A UBI is gaining traction around the world as potential solution to global automation. While certain entrepreneurs dislike the notion or feel that we aren’t ready for it yet, countries like Finland, Canada, and even cities in the U.S. are experimenting with the system.

A UBI guarantees every citizen a monthly income regardless of any additional salaries they may accrue. While some urge for a complete replacement of all social programs with UBI, others suggest just a partial consolidation. In order to pay for the program as a whole in the U.S., experts suggest possibly eliminating tax cuts that represent upwards of $540 billion for the wealthy or reducing the $853 billion budget on defense.

Will UBI provide as sustainable solution to living in an automated world? We might just have to wait 15 years to find out.

AmazonFresh Pickup Will Deliver Groceries To Your Car

After reports last year that Amazon had its sights set on expanding its grocery business to curbside delivery, the company has officially announced it’s testing a new service called AmazonFresh Pickup.

Only Amazon employees will be able to shop during the beta phase of Pickup at two locations in Seattle, but eventually it will be open to Amazon Prime Members.

Shoppers use an app to select their items and then schedule them for pickup starting from 15 minutes after they place the order. There’s no minimum order or fee for using the service, so it won’t matter if you just need one thing or a trunk full of items.

Once customers arrive at the dedicated pickup spot, Amazon employees will deliver the groceries directly to their vehicle.

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Amazon’s new program echoes a service that Walmart has been offering in certain locations since 2014, allowing customers in a handful of markets to place grocery orders in advance and have them waiting for pickup later in the day. Walmart recently expanded that program to additional cities.

Credit Scores Are About to Rise for Millions of People

Credit is tricky. It seems to work against us more than it works in our favor, and in recent years, there’s been a push to improve the system. In this vein, the three major credit bureaus (Equifax, Experian, and TransUnion) recently decided to make a change that will help 12 million consumers in the U.S.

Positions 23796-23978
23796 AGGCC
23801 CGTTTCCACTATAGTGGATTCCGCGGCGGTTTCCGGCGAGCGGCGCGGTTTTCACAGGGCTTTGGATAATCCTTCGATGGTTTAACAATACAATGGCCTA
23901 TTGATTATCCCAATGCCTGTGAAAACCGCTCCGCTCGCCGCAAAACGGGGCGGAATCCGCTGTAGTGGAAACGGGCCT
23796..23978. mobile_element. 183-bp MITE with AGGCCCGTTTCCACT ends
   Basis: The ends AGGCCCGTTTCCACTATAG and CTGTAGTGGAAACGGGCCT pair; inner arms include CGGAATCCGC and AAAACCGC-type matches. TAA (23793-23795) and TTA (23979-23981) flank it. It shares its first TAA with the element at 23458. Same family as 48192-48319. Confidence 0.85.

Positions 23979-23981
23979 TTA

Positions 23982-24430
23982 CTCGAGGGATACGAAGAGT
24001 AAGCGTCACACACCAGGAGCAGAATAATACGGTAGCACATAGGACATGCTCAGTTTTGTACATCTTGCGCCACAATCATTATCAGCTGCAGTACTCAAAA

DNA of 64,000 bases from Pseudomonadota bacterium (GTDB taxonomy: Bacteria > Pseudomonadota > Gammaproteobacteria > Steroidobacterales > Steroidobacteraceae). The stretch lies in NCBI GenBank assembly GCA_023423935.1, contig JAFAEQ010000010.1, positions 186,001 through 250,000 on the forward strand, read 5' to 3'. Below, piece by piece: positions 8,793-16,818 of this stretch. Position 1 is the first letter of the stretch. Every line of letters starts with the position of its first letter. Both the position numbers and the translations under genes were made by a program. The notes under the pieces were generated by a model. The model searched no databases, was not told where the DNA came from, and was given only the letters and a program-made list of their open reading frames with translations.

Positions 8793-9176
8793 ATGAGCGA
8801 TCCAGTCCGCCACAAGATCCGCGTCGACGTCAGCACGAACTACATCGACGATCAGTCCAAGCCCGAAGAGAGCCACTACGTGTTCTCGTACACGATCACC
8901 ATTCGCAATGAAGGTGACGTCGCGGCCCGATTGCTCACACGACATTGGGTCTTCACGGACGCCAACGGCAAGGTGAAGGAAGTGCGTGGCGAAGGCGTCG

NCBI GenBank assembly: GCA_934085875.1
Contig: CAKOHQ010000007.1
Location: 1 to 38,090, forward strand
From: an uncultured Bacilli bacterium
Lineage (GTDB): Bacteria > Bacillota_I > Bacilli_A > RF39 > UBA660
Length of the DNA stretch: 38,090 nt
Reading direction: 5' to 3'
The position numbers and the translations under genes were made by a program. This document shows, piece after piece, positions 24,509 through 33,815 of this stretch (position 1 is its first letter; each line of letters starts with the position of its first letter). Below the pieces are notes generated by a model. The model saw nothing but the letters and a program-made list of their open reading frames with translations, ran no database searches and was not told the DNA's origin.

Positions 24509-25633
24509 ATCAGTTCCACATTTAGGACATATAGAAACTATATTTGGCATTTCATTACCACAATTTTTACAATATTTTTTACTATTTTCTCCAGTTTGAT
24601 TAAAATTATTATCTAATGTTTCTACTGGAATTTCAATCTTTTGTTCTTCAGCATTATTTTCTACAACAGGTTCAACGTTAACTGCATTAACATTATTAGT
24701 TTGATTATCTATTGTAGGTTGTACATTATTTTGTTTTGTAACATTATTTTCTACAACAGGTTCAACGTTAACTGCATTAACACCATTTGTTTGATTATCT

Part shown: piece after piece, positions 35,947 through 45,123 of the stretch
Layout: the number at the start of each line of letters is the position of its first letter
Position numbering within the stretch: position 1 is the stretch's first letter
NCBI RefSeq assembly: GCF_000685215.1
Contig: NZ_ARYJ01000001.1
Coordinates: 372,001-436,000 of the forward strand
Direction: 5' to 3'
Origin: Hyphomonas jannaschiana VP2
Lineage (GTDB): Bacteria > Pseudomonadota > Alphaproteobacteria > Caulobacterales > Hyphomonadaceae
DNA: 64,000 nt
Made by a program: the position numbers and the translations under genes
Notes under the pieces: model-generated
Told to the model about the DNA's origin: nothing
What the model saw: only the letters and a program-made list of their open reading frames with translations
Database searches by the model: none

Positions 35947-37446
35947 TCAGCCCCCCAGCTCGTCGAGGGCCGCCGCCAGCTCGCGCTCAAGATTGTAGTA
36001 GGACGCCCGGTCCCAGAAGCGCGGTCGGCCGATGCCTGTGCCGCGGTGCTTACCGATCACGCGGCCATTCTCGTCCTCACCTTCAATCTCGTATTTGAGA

According to the Consumer Data Industry Association, the three bureaus will change their standards for reporting tax lien and civil judgment data. If the data doesn’t include a complete list of the person’s name, address, social security number, or date of birth, it won’t be included, and, according to MarketWatch, most liens and judgments don’t include all of this info. The change will go into effect around July 1st. Paid tax liens stay on a person’s report for seven years.

Bankers argue this a bad move because they’ll have a harder time gauging creditworthiness for loans. The thing is, we don’t just use credit for debt. Credit affects everything from our monthly bills to your ability to get an apartment. Landlords and (some) employers check your credit, and bill providers are legally allowed to charge you a fee if you have bad credit. In other words, credit isn’t just about debt. Bad credit can make your life difficult in many other ways.

As a result of this change, 12 million U.S. consumers will probably see a boost in their score. How high? That depends on a lot of factors, including what their score looks like to begin with. While the move only affects about 6% of the U.S. population with credit scores, it’s a move in the right direction for the industry in general.

Earlier this year, the Consumer Financial Protection Bureau (CFPB) put out a call for public feedback on credit reporting. They want to research the possibility of using other information, like rent and bill payments, to gauge credit. The idea is: if your credit sucks but you have a history of on-time rent payments, that history should be included in your report, too, as it may help boost your score. If you have opinions on this, you have until May 18, 2017 (provided the CFPB as we know it is still around) to submit your feedback. They list a few ways to do this:

  • Electronic: Go to http://www.regulations.gov. Follow the instructions for submitting comments.
  • Mail: Monica Jackson, Office of the Executive Secretary, Consumer Financial Protection Bureau, 1700 G Street, NW., Washington, DC 20552.
  • Hand Delivery/Courier: Monica Jackson, Office of the Executive Secretary, Consumer Financial Protection Bureau, 1275 First Street, NE., Washington, DC 20002.